Interview with the participating artists: Syagini Ratnawulan

Date(s) :

Time :

E-mail interviews were conducted with the ten artists featured in the exhibition Home Again—10 Artists Who Have Experienced Japan.

Syagini Ratnawulan, an artist who has become a focus of attention in her native Indonesia, did her residence in Japan in 2011. She is also the founder of her own fashion line.

SYAGINY RATNAWULAN Indonesia, b. 1979 Ratnawulan, who lives in Bandung, Indonesia, studied at Goldsmith’s College in London. She participated in the exhibition Under Construction at Tokyo Opera City Gallery and in the Japan Foundation Forum (2002). Old furniture, typewriters and cushions found during her 2011 residency appear in her installations, photographs and drawings.

Q1: In Tokyo you made a series of small works and drawings reflecting quite personal themes. Can you please tell me something about them?

I’ve always been very conceptual in my works, even back when I was still studying. It was always the product of the mind, while what I’m trying to achieve now is to deliver works that are from the heart. Since 2010 I’ve been exploring these more personal themes as I dug into my own psychology, but the works are still framed in a conceptual way. In a way, it’s more complex but they do not necessarily feel and look so. I want to shed the pretentiousness of my work, and try to be more honest.

Q2: Drawing seems to be a central medium for you. And you often draw quite fantastical or almost grotesque things, like hair. Is your work saying something about our fears and desires? There seems to be a strong psychological dimension there….almost horror-like sometimes too? What do you think?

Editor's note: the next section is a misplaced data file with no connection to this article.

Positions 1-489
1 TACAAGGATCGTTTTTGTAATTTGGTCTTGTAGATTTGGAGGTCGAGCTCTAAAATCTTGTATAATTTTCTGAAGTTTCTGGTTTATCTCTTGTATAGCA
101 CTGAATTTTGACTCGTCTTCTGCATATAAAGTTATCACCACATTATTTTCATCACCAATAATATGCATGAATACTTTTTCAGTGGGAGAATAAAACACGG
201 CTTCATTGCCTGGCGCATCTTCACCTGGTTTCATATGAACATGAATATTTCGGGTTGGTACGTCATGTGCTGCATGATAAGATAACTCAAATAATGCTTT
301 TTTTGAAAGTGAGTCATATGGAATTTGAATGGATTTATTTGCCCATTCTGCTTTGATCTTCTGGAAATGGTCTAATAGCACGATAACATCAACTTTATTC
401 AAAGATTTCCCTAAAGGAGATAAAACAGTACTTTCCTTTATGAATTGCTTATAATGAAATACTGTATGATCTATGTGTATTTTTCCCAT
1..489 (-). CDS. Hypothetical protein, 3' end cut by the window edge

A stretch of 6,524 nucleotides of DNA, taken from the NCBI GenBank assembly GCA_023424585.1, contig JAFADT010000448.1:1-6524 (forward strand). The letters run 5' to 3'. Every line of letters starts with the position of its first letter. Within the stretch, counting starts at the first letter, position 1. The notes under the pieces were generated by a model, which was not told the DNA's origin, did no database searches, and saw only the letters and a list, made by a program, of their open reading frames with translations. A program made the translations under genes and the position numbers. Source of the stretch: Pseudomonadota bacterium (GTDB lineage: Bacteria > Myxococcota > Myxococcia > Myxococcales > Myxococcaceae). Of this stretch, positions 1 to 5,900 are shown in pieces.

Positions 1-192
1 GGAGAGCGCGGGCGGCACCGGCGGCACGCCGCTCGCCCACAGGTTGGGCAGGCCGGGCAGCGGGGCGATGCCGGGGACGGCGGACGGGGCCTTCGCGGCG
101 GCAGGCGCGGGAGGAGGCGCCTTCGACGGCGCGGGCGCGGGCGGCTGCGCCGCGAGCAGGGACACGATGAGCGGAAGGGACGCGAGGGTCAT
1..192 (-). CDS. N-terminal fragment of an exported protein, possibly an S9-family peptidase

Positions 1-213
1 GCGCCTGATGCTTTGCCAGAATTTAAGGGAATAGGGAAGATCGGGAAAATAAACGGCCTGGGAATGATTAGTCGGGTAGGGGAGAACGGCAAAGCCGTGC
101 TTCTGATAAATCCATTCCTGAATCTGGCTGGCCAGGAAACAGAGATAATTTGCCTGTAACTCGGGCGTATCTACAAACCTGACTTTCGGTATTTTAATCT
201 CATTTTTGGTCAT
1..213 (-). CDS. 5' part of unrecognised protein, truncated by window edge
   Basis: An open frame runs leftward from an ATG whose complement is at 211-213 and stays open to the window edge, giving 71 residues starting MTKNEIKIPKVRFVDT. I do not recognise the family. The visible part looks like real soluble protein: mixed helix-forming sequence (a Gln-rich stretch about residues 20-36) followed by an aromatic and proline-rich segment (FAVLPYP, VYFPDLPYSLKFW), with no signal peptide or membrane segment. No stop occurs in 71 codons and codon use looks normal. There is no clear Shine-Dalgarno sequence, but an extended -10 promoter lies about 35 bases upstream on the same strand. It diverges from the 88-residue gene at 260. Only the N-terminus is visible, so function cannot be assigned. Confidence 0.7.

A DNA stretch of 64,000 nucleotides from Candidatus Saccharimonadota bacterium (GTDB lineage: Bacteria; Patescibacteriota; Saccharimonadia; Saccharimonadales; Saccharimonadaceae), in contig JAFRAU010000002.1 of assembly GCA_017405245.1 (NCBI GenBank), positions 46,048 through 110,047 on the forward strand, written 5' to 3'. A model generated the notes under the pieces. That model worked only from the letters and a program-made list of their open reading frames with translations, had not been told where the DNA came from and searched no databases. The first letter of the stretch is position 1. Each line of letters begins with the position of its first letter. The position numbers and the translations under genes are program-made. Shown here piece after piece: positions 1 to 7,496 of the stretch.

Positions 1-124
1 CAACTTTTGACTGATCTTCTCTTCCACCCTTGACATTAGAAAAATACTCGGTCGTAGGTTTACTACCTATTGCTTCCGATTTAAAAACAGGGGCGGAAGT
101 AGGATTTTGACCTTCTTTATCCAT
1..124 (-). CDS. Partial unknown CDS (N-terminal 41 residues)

Fear is something that we have to release. I try to release it all through my works.

Q3: Your works often refer to well-known works such as Leonardo da Vinci’s ‘The Last Supper’ and Hans Bellmer’s dolls. Are you trying to address different histories or hidden stories by using these familiar figures?

It’s just an expression that my mind set has been influenced by Leonardo da Vinci’s codes, especially the idea of the Vetruvian Man, the Divine Proportions, Golden Ratio. Supreme beings have unlimited skills and nothing is unacceptable for them. All these ideas have taught me to release things such as fear, doubt, regret, etc.. to reach a higher level of acceptance.

Q4: What is the new Hara work about?

I draw a raining of swords. The title is Homecoming Swords. It’s actually always a question in my head. About Judgement Day. Do we have to believe about the end of this world? The omega of this life?